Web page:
Putting a value on natural capital

December 30, 2011 at 11:22 am Leave a comment

The monetary value of natural capital is nearly always overlooked. Here, Conservation International director, Pavan Sukhdev, talks about what this means for communities, for countries, and for business.

Should we place economic value on natural resources that have an inherent value? Will this make any difference to the way an exploding human population uses (and often abuses) the Earth’s finite resources?

This TED presentation certainly gives plenty of food for thought, and perhaps it is long overdue that we do attach more of an economic value on natural goods if only to make consumers realise the true cost. But more importantly, in an economically-driven and highly politicised world, perhaps we should also be more mindful of the inherent value of what we consume, whether this is food resources (animal and vegetable), timber, oil, natural gas, medicines, and so on.

Far too many people, particularly in developed nations, have no concept at all of the true cost of the food they eat, the fuel they use, and the goods they consume. The raw ingredients that go into producing processed foods (i.e. palm oil), and into producing electronic goods (precious metals and minerals), all have a far higher cost to the environment than the price of the goods on the supermarket shelf. Is the answer raising the economic value of these goods at the check-out? In reality, that’s probably not going to happen. But as Pavan explains, getting corporations to be transparent about the costs of producing consumer goods may go some way towards addressing this very complex issue.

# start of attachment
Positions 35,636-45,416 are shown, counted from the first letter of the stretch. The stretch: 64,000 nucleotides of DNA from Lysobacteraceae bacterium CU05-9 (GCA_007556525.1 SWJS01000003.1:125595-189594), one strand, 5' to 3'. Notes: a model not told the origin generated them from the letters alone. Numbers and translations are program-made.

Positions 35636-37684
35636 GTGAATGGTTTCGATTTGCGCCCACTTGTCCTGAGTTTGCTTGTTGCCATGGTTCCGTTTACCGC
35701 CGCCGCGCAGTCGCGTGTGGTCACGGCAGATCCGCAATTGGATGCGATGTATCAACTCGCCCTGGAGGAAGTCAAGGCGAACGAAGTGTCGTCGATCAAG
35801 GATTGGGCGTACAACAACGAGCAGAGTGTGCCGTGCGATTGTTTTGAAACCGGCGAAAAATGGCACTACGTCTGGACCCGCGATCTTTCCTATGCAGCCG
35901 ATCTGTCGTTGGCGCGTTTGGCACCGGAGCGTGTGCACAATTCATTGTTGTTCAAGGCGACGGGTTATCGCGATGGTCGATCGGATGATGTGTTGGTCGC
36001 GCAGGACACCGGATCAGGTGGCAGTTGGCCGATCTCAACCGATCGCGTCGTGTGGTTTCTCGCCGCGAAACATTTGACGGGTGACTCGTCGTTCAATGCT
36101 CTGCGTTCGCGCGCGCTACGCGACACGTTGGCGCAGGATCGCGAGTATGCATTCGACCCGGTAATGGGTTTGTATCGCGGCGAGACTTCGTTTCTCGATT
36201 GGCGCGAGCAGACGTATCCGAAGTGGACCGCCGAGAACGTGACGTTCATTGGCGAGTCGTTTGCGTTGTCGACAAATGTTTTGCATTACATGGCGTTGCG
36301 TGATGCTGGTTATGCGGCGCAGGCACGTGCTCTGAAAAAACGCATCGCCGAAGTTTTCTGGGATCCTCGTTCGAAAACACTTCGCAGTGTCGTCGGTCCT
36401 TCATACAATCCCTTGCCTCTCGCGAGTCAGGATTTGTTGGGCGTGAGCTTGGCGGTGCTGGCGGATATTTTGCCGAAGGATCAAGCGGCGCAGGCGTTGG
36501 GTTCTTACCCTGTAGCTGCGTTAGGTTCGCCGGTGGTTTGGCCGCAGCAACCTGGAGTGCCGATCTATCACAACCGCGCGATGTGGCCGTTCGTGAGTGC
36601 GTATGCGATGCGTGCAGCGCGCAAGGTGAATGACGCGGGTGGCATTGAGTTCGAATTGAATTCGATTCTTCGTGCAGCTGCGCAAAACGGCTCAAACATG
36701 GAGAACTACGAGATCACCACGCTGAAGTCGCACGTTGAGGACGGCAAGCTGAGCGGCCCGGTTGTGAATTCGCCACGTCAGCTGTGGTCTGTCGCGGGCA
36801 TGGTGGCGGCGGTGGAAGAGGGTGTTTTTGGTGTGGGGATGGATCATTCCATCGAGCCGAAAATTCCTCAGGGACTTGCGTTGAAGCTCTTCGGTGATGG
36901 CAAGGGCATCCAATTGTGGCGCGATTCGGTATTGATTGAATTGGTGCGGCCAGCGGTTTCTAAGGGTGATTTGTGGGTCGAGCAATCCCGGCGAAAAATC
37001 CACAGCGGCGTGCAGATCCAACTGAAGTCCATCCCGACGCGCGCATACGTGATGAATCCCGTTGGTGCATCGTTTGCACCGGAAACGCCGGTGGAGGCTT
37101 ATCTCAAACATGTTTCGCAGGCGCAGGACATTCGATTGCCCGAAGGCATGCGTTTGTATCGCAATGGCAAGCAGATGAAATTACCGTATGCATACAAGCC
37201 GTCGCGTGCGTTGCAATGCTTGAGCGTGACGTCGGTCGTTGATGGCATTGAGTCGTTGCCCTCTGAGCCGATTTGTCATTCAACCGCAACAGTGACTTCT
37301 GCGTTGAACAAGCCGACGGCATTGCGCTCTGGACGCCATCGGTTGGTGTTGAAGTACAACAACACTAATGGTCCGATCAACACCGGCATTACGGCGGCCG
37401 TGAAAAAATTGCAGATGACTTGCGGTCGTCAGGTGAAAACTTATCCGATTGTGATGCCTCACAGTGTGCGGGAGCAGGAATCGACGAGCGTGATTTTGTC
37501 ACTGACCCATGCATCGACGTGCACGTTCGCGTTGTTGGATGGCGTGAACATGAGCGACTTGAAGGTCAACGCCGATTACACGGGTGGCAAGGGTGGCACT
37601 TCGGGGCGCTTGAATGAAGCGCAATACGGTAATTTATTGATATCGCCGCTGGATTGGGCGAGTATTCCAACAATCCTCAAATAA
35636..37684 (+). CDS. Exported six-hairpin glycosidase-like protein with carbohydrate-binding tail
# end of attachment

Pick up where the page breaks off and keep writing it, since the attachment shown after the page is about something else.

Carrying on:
Ecology -v- economy is a very complicated subject, with no easy solutions, but a better awareness of some of the issues is what is needed, and I think this presentation goes some way towards this.

Entry filed under: Biodiversity, Conservation, Economic value of nature, Ethics. Tags: , , , , , , , .

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